Pills, Patches and Implants: Our Complete Guide to Birth Control

Everything you always wanted to know about preventing pregnancy

BHM Edit Staff | 8/13/2013, 10 a.m.
IUDs have made a comeback. Thinkstock

The array of contraception options can be dizzying. When you’re deciding on a birth control method, Planned Parenthood suggests you keep these seven considerations in mind: lifestyle fit, convenience, effectiveness, safety, affordability, reversibility and protection against sexually transmitted infections. We’ll add an eighth: You may need to make this decision a few times throughout your childbearing years; no one method will suit you for your entire life.

So sit back and let us guide you through the choices.


The only form of birth control that is 100 percent effective: Abstinence (also known as not having sex). Pregnancies (per 100 women): 0.

Cervical Cap

Similar to a diaphragm, but smaller, a cervical cap slips into place over the cervix, blocking sperm’s entry into the uterus. It is used in conjunction with spermicide. Cervical caps can stay in place for 48 hours, giving them a thumb’s up on the spontaneity front. Cervical caps must be fitted by a physician, and they provide no STI protection. They also can’t be used during your period. Pregnancies (per 100 women): 11 to 16 (women who have never had children); 22 to 32 (women who have had children).

Condom (female)

A thin rubber sheath with one closed end, the female condom was first introduced in 1994. Version two (quieter than the first version, which users complained squeaked) was released in 2009. In addition to being a contraceptive, the female condom also provides protection from sexually transmitted infections (STI). Like the male condom, the female condom is designed for one-time use. Unlike the male condom, an erect penis is required to use the female condom. Pregnancies (per 100 women): 20.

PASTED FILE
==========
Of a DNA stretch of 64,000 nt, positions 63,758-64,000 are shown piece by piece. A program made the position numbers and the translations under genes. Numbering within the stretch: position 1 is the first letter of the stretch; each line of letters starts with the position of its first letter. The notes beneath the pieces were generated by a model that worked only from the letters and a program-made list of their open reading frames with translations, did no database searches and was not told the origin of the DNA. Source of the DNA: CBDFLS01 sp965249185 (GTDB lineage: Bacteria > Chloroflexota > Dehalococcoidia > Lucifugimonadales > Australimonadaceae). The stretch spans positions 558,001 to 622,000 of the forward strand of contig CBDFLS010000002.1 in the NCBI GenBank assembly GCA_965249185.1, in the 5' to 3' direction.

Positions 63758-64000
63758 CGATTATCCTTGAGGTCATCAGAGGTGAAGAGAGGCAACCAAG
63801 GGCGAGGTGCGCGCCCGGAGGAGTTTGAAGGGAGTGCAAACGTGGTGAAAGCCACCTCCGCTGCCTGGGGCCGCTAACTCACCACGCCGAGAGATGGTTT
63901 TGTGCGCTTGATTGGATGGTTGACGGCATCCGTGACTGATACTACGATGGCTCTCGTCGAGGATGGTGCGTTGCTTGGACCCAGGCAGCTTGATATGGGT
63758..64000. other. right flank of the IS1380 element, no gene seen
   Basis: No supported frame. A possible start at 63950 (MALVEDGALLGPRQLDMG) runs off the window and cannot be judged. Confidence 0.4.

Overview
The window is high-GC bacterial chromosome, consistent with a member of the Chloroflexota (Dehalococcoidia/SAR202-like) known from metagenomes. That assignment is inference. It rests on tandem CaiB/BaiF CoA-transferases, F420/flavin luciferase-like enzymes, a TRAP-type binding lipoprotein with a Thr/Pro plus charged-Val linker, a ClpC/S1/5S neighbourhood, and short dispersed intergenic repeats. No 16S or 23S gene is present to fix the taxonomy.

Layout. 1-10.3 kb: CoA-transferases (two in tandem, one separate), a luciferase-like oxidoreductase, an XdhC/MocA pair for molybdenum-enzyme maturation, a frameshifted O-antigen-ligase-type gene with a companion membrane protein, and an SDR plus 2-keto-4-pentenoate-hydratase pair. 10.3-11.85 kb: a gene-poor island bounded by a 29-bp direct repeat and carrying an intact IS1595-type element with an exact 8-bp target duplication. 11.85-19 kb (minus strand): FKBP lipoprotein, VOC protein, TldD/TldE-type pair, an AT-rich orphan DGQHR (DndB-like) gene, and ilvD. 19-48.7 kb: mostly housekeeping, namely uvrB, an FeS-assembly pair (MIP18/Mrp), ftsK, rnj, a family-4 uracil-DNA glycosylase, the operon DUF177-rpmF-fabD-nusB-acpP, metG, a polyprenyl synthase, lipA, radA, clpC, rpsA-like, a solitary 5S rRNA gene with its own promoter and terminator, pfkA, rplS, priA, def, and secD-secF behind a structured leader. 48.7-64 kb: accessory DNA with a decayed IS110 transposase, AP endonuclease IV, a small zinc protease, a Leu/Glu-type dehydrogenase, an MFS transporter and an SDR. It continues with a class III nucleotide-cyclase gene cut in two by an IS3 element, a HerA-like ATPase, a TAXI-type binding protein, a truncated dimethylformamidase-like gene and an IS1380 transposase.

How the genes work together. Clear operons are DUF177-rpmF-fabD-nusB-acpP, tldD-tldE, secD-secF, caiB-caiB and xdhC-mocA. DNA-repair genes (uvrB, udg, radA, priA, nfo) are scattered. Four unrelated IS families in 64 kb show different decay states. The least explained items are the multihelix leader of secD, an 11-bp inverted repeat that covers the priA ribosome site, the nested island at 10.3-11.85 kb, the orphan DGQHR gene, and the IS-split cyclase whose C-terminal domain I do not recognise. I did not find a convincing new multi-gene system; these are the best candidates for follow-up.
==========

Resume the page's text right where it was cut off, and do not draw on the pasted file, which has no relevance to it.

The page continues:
Condom (male)

Condoms, latex, lambskin or polyurethane shields, have been around for a least 400 years. To use it, roll it over an erect penis. Sounds simple, but a 2012 report from the Kinsey Institute found an unexpected number of adults use condoms incorrectly. Designed for one-time use, latex and polyurethane condoms also protect against STIs. Latex condoms are weakened by oil-based lubricants. Pregnancies (per 100 women): 11 to 16.


A rubber dome that is placed over the cervix before sex, a diaphragm is used with a spermicide. A diaphragm is relatively inexpensive and lasts about two years. But it must be fitted by a doctor, doesn’t provide STI protection and can’t be used during your period due to a risk of toxic shock syndrome. If you gain significant weight, you may need to be refitted. Pregnancies (per 100 women): 11 to 17.

Emergency Contraception

Plan B, Plan B One-Step and Next Choice (a generic form of Plan B) is an option if you didn’t use birth control or your usual method failed. Also called the morning-after pill, all three options contain a high dose of a hormone found in many birth control pills and must be used within 72 hours of unprotected intercourse. Ella, a non-hormonal emergency contraception drug, requires a doctor’s prescription regardless of a woman’s age and can be taken up to five days after sex. Emergency contraception doesn’t work if you are already pregnant Pregnancies (per 100 women): 1.